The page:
A Psychometric Comparison of the Clinical Assessment Interview for Negative Symptoms and the Brief Negative Symptom Scale.Schizophr Bull. 2016 11; 42(6):1384-1394.SB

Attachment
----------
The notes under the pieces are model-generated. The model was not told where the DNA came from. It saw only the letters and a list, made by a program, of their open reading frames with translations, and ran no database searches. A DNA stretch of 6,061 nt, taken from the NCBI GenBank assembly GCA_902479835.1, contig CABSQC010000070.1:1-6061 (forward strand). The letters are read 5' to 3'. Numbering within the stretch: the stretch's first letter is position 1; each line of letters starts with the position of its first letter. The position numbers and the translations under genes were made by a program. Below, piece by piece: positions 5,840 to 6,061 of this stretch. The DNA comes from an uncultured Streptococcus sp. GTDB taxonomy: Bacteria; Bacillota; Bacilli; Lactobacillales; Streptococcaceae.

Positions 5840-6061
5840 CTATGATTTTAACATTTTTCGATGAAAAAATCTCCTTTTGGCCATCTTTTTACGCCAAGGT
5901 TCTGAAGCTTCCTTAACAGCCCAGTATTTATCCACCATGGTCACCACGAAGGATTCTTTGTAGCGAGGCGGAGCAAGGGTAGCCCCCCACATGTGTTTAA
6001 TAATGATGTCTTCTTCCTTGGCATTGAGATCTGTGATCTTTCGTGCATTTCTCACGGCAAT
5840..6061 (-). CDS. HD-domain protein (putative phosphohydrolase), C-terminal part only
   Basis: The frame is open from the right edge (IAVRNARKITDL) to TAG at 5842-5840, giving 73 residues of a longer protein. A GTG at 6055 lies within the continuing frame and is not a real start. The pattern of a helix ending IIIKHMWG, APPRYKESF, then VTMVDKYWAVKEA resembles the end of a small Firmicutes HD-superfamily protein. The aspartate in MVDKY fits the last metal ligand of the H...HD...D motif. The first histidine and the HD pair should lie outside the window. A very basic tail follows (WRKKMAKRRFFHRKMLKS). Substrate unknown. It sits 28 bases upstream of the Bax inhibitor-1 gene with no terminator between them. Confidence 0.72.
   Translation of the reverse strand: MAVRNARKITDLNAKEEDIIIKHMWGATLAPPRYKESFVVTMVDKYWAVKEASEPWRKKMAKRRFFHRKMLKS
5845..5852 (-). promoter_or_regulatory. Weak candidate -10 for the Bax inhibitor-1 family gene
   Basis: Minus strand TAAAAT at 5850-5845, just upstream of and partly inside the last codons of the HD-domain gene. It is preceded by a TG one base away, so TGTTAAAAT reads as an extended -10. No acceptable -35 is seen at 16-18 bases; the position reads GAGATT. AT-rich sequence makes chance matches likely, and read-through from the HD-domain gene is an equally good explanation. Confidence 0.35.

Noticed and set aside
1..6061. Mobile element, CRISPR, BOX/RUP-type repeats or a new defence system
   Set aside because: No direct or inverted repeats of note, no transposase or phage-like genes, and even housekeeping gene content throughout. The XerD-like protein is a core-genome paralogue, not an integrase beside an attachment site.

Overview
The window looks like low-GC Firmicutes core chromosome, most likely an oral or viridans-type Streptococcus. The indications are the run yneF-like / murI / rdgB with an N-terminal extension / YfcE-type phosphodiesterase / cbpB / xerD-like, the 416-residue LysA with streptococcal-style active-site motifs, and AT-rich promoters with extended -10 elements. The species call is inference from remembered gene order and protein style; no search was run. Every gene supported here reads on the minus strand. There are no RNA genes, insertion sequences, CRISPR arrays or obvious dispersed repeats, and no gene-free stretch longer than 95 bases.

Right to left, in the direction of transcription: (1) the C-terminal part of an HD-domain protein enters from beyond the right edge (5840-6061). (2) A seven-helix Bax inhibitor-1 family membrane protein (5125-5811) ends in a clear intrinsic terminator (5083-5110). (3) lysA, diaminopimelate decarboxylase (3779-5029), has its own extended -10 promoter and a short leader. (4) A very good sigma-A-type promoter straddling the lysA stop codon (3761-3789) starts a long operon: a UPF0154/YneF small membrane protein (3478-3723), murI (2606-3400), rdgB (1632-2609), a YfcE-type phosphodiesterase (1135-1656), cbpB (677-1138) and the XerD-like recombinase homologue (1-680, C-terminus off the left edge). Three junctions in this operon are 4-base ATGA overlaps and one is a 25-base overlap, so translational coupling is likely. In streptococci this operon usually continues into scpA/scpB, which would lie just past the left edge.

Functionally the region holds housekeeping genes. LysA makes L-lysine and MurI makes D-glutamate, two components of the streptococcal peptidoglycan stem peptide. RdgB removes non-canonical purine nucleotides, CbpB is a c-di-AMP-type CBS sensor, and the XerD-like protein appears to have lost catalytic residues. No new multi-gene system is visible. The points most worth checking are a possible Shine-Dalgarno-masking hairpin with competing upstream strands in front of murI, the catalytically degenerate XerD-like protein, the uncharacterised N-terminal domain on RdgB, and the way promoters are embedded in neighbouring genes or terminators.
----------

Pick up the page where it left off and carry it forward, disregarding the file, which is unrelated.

In 2005, the National Institute of Mental Health held a consensus development conference on negative symptoms of schizophrenia. Among the important conclusions of this meeting were that there are at least 5 commonly accepted domains of negative symptoms (blunted affect, alogia, avolition, anhedonia, asociality) and that new rating scales were needed to adequately assess these constructs. Two next-generation negative symptom scales resulted from this meeting: the Brief Negative Symptom Scale (BNSS) and Clinical Assessment Interview for Negative Symptoms (CAINS). Both measures are becoming widely used and studies have demonstrated good psychometric properties for each scale. The current study provides the first direct psychometric comparison of these scales. Participants included 65 outpatients diagnosed with schizophrenia or schizoaffective disorder who completed clinical interviews, questionnaires, and neuropsychological testing. Separate raters completed the BNSS and CAINS within the same week. Results indicated that both measures had good internal consistency, convergent validity, and discriminant validity. High correspondence was observed between CAINS and BNSS blunted affect and alogia items. Moderate convergence occurred for avolition and asociality items, and low convergence was seen among anhedonia items. Findings suggest that both scales have good psychometric properties, but that there are important distinctions among the items related to motivation and pleasure.